The power imbalance between NFPs and philanthropists
Third Sector chats to Caitriona Fay.
There has long been a power imbalance between NFPs and philanthropists, but how do we respond to this and put NFPs back into control?
We put this question to Caitriona Fay, national manager for philanthropy and non-profit services at investment and trustee group Perpetual. In her response, she details the challenges facing NFPs and philanthropy…
Third Sector: What advice do you have on bridging the gap between the needs of NFPs and the wishes of philanthropists?
When philanthropists and NFPs sit down together there is ultimately an inherent power imbalance. NFPs need to recognise this and avoid the temptation of tailoring decisions to suit the philanthropist if there is not going to be benefits for the communities the organisation is supporting.
For example, an organisation may know exactly what it needs funding for, but the philanthropist wants to give money to what they think is important. At such times, the organisation may try push a peg through a round hole in order to secure those funds. That could prove detrimental for the community and may lead to a really poor outcome for the organisation as well as the philanthropist.
NFPs need to be able to tell a story about how funding toward what it needs, be it salaries, infrastructure or programmatic costs. This links back to impact. It is not enough just to talk about needs – it is vital to have clarity about what can be achieved if those needs are addressed.
On the philanthropy side, there needs to be a commitment to listening to the genuine needs of NFPs and an open mind to funding those needs if the organisation can demonstrate the benefit. Good philanthropists have an appetite for learning, and there are few people in a better position to help funders understand where dollars are going to have the most impact than the individuals and organisations at the coalface.
Some people are critical of the philanthropic sector. What can be done to remedy this?
Philanthropists are rarely criticised publicly as much as other sectors, but if you quietly ask an NFP worker what they find most frustrating about trusted foundations, they would probably say philanthropists need to be more open to funding things that may be a bit different or even innovative.
NFPs are desperate for funds that will keep their organisations moving forward, and they need extra support to help them generate revenue. It is really just a mindset from donors to ensure they really listen when they sit down with organisations they are passionate about.
Australia has a long way to go yet in the NFP sector. Ultimately, the sector needs to be open to hearing criticism so it can improve going forward. As it emerges and becomes more sophisticated, we will see more support from philanthropists.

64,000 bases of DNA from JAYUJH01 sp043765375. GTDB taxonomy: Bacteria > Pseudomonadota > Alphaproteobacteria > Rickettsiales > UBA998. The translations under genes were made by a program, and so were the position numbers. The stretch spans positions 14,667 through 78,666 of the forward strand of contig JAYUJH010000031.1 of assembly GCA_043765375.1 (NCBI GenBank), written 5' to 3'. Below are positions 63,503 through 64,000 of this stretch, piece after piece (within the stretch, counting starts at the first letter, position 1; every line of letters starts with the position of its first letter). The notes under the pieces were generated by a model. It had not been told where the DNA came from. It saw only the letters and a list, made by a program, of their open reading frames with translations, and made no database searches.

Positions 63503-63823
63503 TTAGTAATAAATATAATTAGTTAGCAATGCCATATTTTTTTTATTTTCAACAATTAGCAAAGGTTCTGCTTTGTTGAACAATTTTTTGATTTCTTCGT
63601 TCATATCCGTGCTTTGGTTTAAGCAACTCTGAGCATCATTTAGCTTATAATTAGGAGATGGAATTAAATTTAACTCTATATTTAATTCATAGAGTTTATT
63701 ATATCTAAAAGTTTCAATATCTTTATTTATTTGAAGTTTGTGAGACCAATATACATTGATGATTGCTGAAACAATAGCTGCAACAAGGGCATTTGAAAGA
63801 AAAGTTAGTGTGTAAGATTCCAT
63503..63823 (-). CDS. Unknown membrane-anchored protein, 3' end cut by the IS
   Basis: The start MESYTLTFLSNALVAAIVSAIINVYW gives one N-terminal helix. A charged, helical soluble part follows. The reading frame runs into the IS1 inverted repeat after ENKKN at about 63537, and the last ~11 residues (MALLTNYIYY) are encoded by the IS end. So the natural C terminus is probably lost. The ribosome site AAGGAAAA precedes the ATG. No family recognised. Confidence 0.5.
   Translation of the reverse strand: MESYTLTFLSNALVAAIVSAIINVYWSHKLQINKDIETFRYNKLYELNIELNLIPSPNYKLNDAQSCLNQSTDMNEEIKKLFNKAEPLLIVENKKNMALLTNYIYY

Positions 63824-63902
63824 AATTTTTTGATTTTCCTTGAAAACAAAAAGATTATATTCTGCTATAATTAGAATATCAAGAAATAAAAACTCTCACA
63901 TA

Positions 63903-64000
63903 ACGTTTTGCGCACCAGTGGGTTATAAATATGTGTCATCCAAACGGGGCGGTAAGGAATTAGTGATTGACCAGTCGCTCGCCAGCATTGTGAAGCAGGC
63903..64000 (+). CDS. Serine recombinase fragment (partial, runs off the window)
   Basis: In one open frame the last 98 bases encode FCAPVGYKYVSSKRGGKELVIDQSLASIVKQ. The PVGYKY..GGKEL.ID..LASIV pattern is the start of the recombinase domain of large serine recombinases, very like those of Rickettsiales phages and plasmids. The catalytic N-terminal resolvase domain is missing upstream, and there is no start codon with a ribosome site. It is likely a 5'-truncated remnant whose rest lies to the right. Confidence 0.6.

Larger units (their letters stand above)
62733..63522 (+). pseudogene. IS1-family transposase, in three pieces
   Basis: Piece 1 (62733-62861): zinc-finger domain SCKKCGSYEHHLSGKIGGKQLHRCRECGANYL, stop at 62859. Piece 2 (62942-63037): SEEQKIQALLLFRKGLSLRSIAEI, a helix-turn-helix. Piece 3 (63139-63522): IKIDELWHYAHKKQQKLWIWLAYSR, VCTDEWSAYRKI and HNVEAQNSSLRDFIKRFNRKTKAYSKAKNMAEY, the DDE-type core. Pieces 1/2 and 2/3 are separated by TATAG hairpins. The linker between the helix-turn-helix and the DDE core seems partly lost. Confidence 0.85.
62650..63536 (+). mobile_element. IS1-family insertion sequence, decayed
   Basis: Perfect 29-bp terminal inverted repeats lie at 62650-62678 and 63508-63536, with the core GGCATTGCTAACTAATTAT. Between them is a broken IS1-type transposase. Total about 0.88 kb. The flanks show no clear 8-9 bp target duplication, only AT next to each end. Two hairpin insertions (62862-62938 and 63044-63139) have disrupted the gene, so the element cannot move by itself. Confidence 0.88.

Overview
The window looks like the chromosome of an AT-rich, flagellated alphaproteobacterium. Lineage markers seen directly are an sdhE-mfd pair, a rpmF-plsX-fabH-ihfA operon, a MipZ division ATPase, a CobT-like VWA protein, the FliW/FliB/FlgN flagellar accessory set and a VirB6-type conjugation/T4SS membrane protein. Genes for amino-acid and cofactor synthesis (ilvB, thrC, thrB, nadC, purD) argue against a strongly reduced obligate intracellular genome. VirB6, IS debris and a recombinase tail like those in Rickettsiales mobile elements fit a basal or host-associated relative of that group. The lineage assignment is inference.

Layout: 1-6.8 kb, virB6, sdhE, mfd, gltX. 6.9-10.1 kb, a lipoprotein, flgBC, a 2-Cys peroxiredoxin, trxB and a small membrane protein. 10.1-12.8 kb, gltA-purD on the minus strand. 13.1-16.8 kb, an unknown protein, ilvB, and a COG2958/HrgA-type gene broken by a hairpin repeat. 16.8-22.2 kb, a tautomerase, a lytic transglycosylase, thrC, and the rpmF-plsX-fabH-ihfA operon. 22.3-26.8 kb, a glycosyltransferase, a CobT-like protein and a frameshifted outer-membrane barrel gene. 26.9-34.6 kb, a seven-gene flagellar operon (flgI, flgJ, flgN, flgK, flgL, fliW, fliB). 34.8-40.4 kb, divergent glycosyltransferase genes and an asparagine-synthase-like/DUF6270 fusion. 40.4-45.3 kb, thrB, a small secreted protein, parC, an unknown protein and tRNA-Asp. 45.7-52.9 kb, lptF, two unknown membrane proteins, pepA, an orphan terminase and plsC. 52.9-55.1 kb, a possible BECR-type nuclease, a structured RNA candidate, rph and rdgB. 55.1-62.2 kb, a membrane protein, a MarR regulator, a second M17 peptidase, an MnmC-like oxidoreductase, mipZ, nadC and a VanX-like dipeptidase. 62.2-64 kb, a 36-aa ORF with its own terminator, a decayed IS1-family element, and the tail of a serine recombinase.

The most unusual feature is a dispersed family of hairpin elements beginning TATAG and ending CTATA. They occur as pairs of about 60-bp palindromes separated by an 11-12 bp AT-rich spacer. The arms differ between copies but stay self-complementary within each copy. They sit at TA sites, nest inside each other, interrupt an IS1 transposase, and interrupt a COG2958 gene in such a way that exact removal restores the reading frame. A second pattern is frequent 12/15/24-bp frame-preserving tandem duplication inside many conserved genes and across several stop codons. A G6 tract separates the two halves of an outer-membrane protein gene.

The glorious thing about this criticism of philanthropy is that it is so easily fixed.
What is trending in the philanthropy sector?
One of the really interesting things to emerge in the past few years is philanthropic giving circles. Philanthropy has traditionally been the domain of the ultra-wealthy or people with ultra-high net worth. Communities are now responding by creating giving circles that encourage large groups of individuals to get together with smaller amounts of money.
Giving circles have created a vehicle for individuals to pull 100 people together and make decisions on $100,000 grants. In many ways it is significant because it is empowering individuals to make a meaningful philanthropic distribution. Traditional philanthropy can learn from this: there is a real hunger in the community to be involved in deciding where the dollars go.
Something that takes place abroad but is not so common yet in Australia is greater engagement with consumer advisory boards. There is a lot to learn about that democratised process.
Communities have a real desire to be engaged in strategic giving. We are at the beginning of what amounts to a mass generational wealth transfer. There are individuals who may not have been active in giving through their lifetime who give in their estate.
Where do you hope to see philanthropy in the next year in Australia?
I hope that philanthropy continues to develop an appetite for criticism of how it works and becomes more self-reflective of how it should and could be working to improve outcomes to its present approach to funding.
While philanthropy in Australia is a growing space, it is still agile enough and small enough that we can have those kind of conversations and influence cultural change that may lead to incredibly positive community outcomes.
How can society help the next generation of philanthropists? What can we do as a community?
Inspiring the next generation of philanthropists is largely down to ensuring they are engaged in giving. We need to make sure we have our volunteering systems correct, have spaces for young people and provide catalysts for inspiring philanthropy as well. One of the really interesting ways we can inspire a young generation to be philanthropists is to think beyond dollar and cents. Every day we are all creating enormous amounts of data through phones, through all the apps we use, and there are opportunities to donate digital data to organisations that may find it really useful. This is a new form of institutional philanthropy that will be readily available.
This article first appeared in the Digital Version of Third Sector Magazine.
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